Art in Review
Published: July 21, 1995

You can't go home again. The work in this exhibition, organized by the painter Richard Kalina, suggests that artists are going back to color, but that color itself can no longer be treated as a purely formal issue: real-world references and meanings keep leaking in. Two drawings by the Washington Color School veteran Gene Davis provide a reminder of the heroic 1960's, when the stripe seemed like the ideal vehicle for the investigation of "pure" color. But close on their heels comes a 1995 "painting" by Polly Apfelbaum in which strips of colored velvet are superimposed on a striped bed sheet. The viewer moves abruptly from the heights of abstraction to the Lower East Side of Manhattan, where the walls of shops are lined with bolts of discontinued fabrics.

A large purple-black monochrome canvas by Phil Sims recalls Ad Reinhardt, but its Zen-transcendental associations are immediately deflated by Byron Kim's four nearby canvases, each one painted a different shade of pale green in imitation of Korean celadon ceramics. In canvases by Shirley Kaneda and Mr. Kalina, familiar patterns and images are juxtaposed to produce meaning by association: color here serves as a kind of glue, binding together the disparate elements of the work.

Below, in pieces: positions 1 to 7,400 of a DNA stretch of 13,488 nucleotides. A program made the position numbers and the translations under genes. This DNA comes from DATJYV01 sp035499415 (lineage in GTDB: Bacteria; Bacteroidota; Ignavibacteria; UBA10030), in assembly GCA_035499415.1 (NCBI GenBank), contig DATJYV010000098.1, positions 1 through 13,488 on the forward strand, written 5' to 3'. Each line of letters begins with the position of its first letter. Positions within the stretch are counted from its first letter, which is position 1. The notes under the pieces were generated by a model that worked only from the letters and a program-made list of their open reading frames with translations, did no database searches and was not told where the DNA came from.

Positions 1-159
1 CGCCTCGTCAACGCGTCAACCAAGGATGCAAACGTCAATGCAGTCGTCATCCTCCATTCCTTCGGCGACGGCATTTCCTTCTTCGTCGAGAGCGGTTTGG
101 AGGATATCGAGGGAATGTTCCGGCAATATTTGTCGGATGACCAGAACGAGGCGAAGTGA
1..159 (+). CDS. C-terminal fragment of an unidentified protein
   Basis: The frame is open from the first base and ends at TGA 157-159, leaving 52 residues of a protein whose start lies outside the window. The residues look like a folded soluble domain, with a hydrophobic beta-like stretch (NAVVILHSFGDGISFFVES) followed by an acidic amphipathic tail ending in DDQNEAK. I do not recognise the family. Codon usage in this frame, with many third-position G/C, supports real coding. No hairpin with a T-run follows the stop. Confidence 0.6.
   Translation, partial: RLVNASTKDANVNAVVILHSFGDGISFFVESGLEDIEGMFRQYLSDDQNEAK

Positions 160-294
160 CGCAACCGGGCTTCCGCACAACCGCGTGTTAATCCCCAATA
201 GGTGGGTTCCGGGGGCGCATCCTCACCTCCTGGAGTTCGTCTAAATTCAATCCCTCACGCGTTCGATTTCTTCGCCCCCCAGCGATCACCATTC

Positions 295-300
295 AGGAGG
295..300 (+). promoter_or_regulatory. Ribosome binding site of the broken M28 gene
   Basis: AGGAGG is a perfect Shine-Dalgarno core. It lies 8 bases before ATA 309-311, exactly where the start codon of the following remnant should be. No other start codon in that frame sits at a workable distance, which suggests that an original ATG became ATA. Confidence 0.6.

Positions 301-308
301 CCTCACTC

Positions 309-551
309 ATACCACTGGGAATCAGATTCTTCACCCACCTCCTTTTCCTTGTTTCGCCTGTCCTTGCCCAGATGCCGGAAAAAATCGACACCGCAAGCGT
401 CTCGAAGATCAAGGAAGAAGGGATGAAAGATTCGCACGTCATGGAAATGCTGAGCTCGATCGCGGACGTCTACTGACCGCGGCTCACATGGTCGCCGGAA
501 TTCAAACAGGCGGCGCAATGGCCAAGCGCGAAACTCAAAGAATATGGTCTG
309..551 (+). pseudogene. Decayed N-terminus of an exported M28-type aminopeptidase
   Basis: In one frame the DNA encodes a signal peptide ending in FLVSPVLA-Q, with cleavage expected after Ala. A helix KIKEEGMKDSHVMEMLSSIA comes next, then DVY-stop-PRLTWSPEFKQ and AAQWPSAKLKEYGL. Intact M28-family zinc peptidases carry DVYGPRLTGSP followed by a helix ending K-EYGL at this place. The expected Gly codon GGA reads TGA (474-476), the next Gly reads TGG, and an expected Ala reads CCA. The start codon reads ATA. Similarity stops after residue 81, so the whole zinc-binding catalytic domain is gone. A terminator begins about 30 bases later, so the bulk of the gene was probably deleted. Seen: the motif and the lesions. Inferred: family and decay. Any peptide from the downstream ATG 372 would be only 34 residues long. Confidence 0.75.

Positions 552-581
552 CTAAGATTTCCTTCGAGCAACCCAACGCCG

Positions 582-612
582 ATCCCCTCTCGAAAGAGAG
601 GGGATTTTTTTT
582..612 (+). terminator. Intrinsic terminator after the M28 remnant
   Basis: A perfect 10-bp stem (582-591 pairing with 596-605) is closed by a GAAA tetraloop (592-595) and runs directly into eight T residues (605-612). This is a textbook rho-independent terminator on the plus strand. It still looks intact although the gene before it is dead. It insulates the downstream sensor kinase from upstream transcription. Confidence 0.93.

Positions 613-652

Color steps forward to take a leading role in a large portrait by Alex Katz, in which the model's facial features seem to be merely an excuse for the juxtaposition of orange, pink and red, and in a "Slate Diptych" by Winston Roeth, in which the tempera colors (deep purplish blue and greenish brown) are imbued with remarkable power by the density and irregularity of the roof tiles onto which they have been painted. Color here appears as an element, not of a cultural stereotype, but of reality itself. PEPE KARMEL

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